"It's frustrating," Vogt said. "It happens, but it just gets magnified when it happens at a time like that. Ball had some late movement and I didn't do my job. I didn't catch the ball and I just lost focus for a second, I suppose."
Vogt said both pitches, from Colon and reliever Jesse Chavez, were fastballs that moved considerably. "Both those guys have really good life on their fastballs and I just didn't do my job."
Vogt was also facing a knuckleballer for the first time in his career, he said, which made Wednesday an all-around tough day. In fact, here's how effective Vogt has been behind the plate -- Wednesday was his ninth start and the first in which the A's have lost.
* After a pair of scoreless outings recently, Jerry Blevins concluded a rough month by facing two hitters in the 10th inning Wednesday and retiring neither. He entered with the A's down 3-2, walked Mark DeRosa to load the bases and then allowed Colby Rasmus' two-run single through the pulled-in A's infield.
"The walk is the one he needs to stay away from," Melvin said. "Now we've got to play the infield in, and he did make a decent pitch to Rasmus with a ground ball. But when you're in your range is limited and it was more the walk for me than anything."
Opposing hitters are batting .345 against Blevins over his last 13 games (10-for-29) and the first batter he has faced has reached in nine of his last 12 games. Wednesday was the fourth of his 10 outings in July where Blevins failed to record an out.
* A couple other notes: Eric Sogard extended his career-best hitting streak to nine games with a 1-for-4 day. Sogard said before the game he's much more comfortable platooning this season having done it last year, and doesn't feel pressure to make something happen every time he plays in order to prove he belongs. In that way, he's proving he belongs. Funny game.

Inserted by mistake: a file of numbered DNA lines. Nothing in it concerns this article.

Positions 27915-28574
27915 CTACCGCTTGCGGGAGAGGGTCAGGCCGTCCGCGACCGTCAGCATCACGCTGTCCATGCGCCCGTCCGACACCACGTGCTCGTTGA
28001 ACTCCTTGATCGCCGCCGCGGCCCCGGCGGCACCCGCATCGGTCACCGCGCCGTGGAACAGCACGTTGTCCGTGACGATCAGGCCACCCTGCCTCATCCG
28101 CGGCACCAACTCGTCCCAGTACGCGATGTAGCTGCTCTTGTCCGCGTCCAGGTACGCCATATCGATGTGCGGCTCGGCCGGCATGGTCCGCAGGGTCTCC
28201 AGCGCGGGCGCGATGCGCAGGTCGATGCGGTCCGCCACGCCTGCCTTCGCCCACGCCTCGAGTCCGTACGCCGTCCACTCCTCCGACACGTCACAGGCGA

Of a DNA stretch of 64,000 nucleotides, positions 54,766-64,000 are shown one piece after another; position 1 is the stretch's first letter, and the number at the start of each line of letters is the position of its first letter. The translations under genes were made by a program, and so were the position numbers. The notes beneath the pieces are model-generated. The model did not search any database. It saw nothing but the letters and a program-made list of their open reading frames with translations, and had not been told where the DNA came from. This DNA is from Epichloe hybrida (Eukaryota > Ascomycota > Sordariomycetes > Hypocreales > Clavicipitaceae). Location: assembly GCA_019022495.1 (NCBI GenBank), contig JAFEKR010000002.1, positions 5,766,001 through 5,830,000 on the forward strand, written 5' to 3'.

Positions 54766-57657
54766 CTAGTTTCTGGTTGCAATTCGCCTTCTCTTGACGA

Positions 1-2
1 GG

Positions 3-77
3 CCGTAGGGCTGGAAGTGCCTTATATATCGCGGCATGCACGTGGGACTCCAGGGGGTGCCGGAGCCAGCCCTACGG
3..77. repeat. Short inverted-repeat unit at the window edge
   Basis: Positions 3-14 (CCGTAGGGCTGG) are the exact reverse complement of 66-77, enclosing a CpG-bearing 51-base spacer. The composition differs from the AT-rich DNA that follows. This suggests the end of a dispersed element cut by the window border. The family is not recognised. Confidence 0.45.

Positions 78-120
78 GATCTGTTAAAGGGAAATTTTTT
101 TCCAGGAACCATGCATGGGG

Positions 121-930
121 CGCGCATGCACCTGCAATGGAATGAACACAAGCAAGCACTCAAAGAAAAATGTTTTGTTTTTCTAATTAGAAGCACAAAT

Yoenis Cespedes went 0-for-5, the seventh time in his career he's had at least five at-bats and not gotten a hit. That dropped Cespedes' average to .229, after it had been above .230 the past two days for the first time since June 21.
Callaspo made his A's debut as a pinch-hitter for Sogard in the seventh and went hitless in two at-bats. He also played second for the first time in a major-league game since 2010 -- though he and Melvin claim there won't be much of a transition, since it's his natural position.
* The A's ring in August with an off-day before the Rangers arrive on Friday, and while there's not much numerically significant about Game 109, it does take on a different feel flipping a page on the calendar.
"From August on, it feels like every series has a little more importance to it," Melvin said. "And when you're playing Texas, it is. It'll be a big series and we're looking forward to it."
Here are the pitching probables. The Rangers miss Colon, but the A's don't have to face Yu Darvish, so consider that a wash.
Friday: RHP Alexi Ogando (4-3, 3.05) vs. LHP Tommy Milone (9-8, 4.03)
Saturday: RHP Matt Garza (1-0, 1.88) vs. RHP Jarrod Parker (6-6, 4.07)
Sunday: LHP Derek Holland (8-6, 3.18) vs. RHP A.J. Griffin (10-7, 3.90)
That's it for today. Thanks for reading, as always, and be back Friday.
-- Matt Kawahara